Abstract

Background: Hydroxyurea is well established as the standard of care for children with sickle cell anemia (SCA) in the US, but current dosing schemes and dose responses for individual patients are highly variable. Traditionally, hydroxyurea is started at a low dose of 15-20 mg/kg/day, then slowly escalated to maximum tolerated dose (MTD) based upon hematological parameters to avoid toxicities. Using this approach, the average hydroxyurea MTD is about 25 mg/kg/day and yields an average HbF induction of 20-25%, but the time to achieve MTD is more than 6 months. We developed and prospectively evaluated a population pharmacokinetics (PK)-based dosing model of hydroxyurea for children with SCA, aiming to initiate hydroxyurea at a personalized dose that achieves MTD quickly and achieves a more robust HbF response.

Methods: The Therapeutic Response Evaluation and Adherence Trial (TREAT, ClinicalTrials.gov NCT02286154) is a prospective sudy with a primary objective to develop and evaluate a population PK-based model to predict the hydroxyurea MTD through an individualized dosing strategy. The study recruited patients (age 6 months to 18 years) who were initiating hydroxyurea therapy. Prior to starting hydroxyurea, each participant took a single oral dose of 20 mg/kg with subsequent post-dose sampling at 15, 60, and 180 minutes. This sparse sampling strategy was based upon our previously described population PK model that allows accurate estimation of hydroxyurea exposure using only three post-dose blood samples. Plasma hydroxyurea concentrations were measured by HPLC. Published PK data from children who had reached MTD demonstrated that the mean hydroxyurea exposure (AUC) at MTD was 115 mg×h/L. TREAT incorporated individual PK data for each participant using population PK model based Bayesian estimation, to generate a starting hydroxyurea dose that would target this AUC goal in an attempt to start at a dose near or at MTD. Clinical follow-up and dose adjustments were subsequently provider-dependent and based upon institutional clinical guidelines recommending dose escalation to MTD, based on a target ANC of less than 3.0 x10^6/L. The official determination of MTD was declared by two independent hematologists blinded to patient identity; MTD was defined as a stable daily dose without dose escalation, holds, or decreases for at least 8 weeks, along with laboratory values within the target range. The primary outcome of TREAT was to reduce the time to MTD by at least two months from an average of published studies demonstrating a mean (±SD) of 9±4 months.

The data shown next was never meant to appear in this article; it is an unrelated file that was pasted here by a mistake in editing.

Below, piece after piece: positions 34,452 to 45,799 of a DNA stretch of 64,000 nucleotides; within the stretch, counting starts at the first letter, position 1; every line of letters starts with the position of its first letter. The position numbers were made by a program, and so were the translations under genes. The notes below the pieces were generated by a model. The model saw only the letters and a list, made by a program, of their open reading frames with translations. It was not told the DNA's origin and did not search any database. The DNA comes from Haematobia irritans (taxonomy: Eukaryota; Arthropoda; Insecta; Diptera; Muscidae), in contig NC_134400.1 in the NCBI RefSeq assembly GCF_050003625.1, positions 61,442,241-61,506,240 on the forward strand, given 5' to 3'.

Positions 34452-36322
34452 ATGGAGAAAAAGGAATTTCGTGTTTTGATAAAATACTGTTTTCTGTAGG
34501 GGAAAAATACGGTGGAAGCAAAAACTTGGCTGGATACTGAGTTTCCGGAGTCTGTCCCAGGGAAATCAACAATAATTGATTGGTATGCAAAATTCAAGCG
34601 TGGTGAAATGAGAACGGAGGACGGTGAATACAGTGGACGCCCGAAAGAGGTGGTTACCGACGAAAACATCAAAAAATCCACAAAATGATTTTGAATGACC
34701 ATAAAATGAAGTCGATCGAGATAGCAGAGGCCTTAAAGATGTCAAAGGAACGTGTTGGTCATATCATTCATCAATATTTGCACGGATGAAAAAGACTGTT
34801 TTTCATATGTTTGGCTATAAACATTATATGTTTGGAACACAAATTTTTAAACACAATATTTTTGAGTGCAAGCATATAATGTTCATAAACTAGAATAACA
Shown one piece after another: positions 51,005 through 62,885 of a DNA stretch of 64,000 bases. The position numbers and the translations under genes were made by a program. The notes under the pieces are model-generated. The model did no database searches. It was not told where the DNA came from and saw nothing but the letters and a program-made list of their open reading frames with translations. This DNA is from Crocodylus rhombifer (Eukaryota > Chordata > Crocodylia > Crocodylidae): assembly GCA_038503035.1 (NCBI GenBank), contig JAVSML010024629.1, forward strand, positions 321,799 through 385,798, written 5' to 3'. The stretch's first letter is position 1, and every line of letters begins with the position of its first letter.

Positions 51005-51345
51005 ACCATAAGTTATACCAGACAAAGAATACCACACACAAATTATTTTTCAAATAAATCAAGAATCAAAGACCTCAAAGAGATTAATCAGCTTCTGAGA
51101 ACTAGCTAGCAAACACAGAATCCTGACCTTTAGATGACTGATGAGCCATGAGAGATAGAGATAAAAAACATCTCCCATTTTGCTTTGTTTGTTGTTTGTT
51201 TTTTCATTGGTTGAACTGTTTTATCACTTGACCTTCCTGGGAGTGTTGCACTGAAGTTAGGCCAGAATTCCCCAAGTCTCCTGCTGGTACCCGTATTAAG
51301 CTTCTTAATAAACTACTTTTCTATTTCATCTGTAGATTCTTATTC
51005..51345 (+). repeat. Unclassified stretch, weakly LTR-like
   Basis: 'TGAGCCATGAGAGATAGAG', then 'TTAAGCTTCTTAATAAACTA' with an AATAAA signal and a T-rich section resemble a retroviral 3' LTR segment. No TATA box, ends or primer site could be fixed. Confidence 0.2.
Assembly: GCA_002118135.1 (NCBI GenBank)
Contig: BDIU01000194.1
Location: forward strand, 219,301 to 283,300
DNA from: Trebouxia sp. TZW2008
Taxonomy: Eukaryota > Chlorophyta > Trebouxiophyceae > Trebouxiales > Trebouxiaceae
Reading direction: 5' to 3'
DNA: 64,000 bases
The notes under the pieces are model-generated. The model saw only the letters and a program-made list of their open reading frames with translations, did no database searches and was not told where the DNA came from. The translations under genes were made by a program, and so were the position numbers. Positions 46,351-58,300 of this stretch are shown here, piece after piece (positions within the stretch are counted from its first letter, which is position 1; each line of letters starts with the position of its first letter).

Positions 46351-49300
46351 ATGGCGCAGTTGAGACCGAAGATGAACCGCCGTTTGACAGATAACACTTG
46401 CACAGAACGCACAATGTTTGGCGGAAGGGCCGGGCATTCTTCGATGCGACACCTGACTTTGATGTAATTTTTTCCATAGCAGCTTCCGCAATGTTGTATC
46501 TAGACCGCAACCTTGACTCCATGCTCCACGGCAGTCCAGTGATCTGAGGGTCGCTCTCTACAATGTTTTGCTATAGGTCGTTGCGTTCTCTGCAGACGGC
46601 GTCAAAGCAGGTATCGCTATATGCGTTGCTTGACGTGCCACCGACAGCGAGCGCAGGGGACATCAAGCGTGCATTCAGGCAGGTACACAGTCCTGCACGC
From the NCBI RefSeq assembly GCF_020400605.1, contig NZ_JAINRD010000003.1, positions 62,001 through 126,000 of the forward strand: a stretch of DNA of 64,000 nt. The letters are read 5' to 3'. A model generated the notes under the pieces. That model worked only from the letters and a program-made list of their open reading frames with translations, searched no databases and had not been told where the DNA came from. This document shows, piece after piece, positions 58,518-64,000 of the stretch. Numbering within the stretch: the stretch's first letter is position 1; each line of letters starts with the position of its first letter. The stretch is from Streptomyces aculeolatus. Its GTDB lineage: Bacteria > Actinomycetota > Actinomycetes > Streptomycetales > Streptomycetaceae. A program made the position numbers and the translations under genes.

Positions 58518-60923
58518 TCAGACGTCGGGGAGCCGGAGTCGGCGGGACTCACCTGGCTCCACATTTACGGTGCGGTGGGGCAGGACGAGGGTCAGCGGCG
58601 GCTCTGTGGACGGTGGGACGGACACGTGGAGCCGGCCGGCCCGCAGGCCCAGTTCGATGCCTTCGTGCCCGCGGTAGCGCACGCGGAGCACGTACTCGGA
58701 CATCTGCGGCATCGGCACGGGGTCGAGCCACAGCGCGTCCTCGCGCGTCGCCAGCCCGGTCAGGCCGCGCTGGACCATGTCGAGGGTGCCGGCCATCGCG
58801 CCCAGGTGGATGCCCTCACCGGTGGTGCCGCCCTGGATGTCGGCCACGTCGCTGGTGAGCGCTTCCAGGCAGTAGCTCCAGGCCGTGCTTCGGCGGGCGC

Results:A total of 38 children enrolled in TREAT had PK studies performed to generate an individualized starting dose. Only three participants (7.9%) had incomplete PK studies that did not allow for an individualized starting dose and were started at 20 mg/kg. The enrolled children were young with an average (mean±SD) age of 3.1±4.3 years. Most participants (26/38=68%) were less than two years of age at enrollment, while half (19/38=50%) were less than one year of age. For participants starting with PK-based dosing (n=35), the average starting hydroxyurea dose was 27.5±4.5 mg/kg/day, with 12/35 children (34%) starting hydroxyurea at doses ≥30 mg/kg/day. Despite the high starting doses, there were very few hematological toxicities, with only 2/35 participants requiring a dose decrease from the starting dose due to moderate neutropenia. The individualized starting dose was the actual MTD for 73% of participants without the need for a single dose escalation. The mean time to MTD was 6.2 months (median 4 months) compared to a historical baseline of 9 months. Even with high starting HbF (24.9±11.6%), response was excellent with all participants who have completed at least 6 months of hydroxyurea demonstrating an increase in HbF from baseline. The mean maximum achieved HbF is 35.5±9.5% with 74% achieving HbF>30% and 35% achieving HbF>40%.

Conclusions: TREAT has demonstrated the feasibility of individualized, PK-guided hydroxyurea therapy and suggests that early initiation of hydroxyurea for young children with SCA is both safe and effective, achieving HbF responses (>30-40%) beyond which has been seen with standard dosing. This precision medicine approach to hydroxyurea therapy suggests that it is possible to exceed the traditional therapeutic goals with individualized dosing and could be transformational for the treatment of young children with SCA.

Disclosures

Quinn: Global Blood Therapeutics: Research Funding. Ware: Agios: Consultancy, Honoraria, Membership on an entity's Board of Directors or advisory committees; Global Blood Therapeutics: Consultancy, Honoraria, Membership on an entity's Board of Directors or advisory committees.

Author notes

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